Moraine Valley Community College || Literacy || FAQ


What is illiteracy? How widespread is the problem?
Illiteracy is defined as the lack of adequate reading or writing skills which would allow an adult to function independently in the home, workplace, or community. Many of the people who lack literacy skills are unable to read and comprehend a newspaper article, write a check, fill out a job application, read a warning label on a product, or understand simple written instructions.

The U.S. Department of Education estimates that there are 27 million people in the United States who are functionally illiterate. According to state reports, Illinois has two million people who cannot read above the fifth grade level. There are thousands of adults enrolled in literacy programs throughout Illinois. Some people are learning to read and write for the first time, while others are reviewing skills that they may have forgotten over the years.

What is the purpose of the Moraine Valley Literacy Program?
This program has been established to provide basic reading and writing instruction for any adult community resident who is reading or writing below the sixth grade level.

Instruction is provided on an individual basis by trained volunteer tutors who work with these adults on campus or at any one of the participating libraries or community centers. Each year, there are approximately 100 students who are served by our literacy program.

When did this program begin?
This program was established in January 1985, when the Adult Basic Education Department received funding to establish literacy programs in this area.

How is this program funded?
This program is funded by the Secretary of State's Community Literacy Grant Program and by the Adult and Continuing Education Section of the ICCB. Donations from individuals, private organizations, and community groups also have helped our program.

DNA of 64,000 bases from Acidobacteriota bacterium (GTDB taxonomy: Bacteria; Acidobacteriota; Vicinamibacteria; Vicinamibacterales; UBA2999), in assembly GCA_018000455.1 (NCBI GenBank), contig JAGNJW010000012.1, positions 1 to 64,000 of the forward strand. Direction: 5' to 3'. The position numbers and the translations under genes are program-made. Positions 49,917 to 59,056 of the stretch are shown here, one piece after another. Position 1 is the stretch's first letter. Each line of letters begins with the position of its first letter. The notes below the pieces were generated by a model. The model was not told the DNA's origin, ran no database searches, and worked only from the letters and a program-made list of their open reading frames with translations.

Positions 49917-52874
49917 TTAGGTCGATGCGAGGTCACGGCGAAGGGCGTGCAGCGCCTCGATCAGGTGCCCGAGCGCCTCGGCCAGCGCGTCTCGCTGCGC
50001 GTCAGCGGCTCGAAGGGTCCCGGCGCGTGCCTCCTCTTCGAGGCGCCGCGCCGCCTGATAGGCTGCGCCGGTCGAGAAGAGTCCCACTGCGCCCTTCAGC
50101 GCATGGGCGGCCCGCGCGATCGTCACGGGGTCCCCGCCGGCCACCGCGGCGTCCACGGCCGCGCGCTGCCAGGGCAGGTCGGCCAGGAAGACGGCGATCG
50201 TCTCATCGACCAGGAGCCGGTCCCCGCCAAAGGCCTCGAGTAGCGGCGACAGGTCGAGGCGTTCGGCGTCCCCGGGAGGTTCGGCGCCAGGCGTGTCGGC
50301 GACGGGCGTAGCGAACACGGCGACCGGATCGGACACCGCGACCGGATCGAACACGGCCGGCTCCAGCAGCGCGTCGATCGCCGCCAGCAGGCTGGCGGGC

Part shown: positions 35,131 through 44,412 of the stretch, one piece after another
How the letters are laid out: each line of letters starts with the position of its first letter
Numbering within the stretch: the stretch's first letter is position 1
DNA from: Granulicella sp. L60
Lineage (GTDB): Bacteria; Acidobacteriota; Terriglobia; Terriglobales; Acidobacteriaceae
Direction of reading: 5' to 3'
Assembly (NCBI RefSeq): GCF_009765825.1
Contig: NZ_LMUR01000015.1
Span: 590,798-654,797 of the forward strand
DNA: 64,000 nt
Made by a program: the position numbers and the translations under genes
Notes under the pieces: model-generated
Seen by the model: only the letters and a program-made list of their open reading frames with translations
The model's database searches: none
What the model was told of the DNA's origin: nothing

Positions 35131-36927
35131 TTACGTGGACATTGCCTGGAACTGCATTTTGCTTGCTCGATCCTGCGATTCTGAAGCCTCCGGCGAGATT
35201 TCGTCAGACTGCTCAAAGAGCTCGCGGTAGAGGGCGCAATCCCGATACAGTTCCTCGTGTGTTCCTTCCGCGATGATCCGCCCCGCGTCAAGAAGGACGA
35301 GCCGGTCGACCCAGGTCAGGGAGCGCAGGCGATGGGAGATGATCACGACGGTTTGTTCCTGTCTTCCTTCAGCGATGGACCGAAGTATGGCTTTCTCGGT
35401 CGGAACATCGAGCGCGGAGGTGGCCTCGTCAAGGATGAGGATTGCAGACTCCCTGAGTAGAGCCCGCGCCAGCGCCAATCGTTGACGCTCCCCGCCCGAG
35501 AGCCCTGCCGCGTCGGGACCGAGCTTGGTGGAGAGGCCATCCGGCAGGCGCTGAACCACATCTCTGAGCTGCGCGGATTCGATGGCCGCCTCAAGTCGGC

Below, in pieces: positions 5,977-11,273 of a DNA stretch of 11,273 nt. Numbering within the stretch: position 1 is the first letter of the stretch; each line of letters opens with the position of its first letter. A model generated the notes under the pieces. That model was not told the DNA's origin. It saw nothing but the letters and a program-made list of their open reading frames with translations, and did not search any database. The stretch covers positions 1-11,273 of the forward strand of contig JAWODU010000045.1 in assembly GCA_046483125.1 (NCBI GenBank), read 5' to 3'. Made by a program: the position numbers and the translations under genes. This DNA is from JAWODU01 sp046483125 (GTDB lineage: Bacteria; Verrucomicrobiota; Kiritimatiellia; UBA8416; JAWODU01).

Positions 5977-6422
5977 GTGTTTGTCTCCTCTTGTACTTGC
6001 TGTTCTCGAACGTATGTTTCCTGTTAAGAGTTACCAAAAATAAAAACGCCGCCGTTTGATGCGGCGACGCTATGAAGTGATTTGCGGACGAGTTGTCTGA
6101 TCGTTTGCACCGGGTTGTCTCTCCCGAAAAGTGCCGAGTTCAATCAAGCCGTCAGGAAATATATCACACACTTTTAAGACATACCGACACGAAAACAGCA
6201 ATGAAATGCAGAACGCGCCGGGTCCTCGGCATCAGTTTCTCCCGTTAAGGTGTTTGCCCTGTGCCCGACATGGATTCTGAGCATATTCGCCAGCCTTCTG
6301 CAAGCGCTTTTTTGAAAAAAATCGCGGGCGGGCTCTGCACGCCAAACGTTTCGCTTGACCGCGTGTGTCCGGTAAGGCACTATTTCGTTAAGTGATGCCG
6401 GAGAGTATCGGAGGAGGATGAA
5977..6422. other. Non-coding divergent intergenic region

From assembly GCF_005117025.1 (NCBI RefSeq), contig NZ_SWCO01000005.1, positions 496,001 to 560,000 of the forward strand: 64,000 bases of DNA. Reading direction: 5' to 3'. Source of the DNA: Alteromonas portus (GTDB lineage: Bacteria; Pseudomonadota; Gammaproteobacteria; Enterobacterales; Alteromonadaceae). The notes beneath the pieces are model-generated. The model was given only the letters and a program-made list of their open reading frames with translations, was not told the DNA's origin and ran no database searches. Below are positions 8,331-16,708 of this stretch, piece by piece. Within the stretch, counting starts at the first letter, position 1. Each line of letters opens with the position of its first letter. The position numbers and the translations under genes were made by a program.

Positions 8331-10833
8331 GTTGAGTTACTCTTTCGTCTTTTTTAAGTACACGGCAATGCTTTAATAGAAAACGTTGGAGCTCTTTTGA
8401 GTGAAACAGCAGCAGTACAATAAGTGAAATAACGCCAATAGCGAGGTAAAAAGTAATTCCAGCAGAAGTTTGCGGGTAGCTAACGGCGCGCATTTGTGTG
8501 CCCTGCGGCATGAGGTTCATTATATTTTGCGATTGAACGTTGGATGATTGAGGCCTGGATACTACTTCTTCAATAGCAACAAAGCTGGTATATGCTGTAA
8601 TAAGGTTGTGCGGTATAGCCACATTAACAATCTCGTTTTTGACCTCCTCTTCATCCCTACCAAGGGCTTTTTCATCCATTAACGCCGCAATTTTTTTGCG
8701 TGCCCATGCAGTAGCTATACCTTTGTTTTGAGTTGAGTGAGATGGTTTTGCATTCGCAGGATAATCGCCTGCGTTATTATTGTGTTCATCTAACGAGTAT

How are students recruited for this program?
Community residents learn of our program in a variety of ways. Some come because they saw a TV show or heard a radio program that motivated them to call. Others are referred by friends or family members who have learned about our program from brochures and information printed in the class schedule. A few come because their teachers or employers suggested that they enroll.

When will volunteer tutors begin working with students?
Upon completion of the initial training sessions, a volunteer will be ready to work with a student. The assignment will depend upon the availability of a student in the area and time schedule identified by the tutor. Generally, tutors have been assigned to work with students within a two-month period.

Where will volunteer tutors work with students?
Tutors will work with students on campus or at any one of the participating libraries or community centers in the area.

How long will a volunteer tutor work with his/her student?
After accepting an assignment to work with a student, the tutor agrees to meet on a regular schedule for two hours each week for at least one year. The individual students and tutors working together determine vacation schedules and breaks. Many volunteers continue working with their students for more than a one-year period.

Will a volunteer tutor be able to change his/her assignment if there is a conflict or problem?
Since flexibility is important in meeting the needs of all individuals in our program, a volunteer assignment can be changed by requesting a conference with the coordinator.

How can a volunteer tutor work in an ABE/GED/ESL classroom as a teacher's aide?
A volunteer tutor may work in the classroom when the teacher requests additional help. If a tutor is interested in this type of work, he/she needs to indicate this on the tutor preference form, which is completed during the last training session.

  • ABE (Adult Basic Education) classes are generally comprised of students reading below the eighth grade level who have not completed high school and who desire specialized instruction in basic academic skills. The curriculum is designed to focus on improving skills in reading, writing, and mathematics.
  • GED (General Educational Development) classes are for students who are reading at or above the ninth grade level and who need to complete the GED examination. Instruction is given in five subject areas which include: mathematics, literature, social studies, science and grammar.
  • ESL (English as a Second Language) classes are for students who want to develop their speaking, writing, and reading skills in English.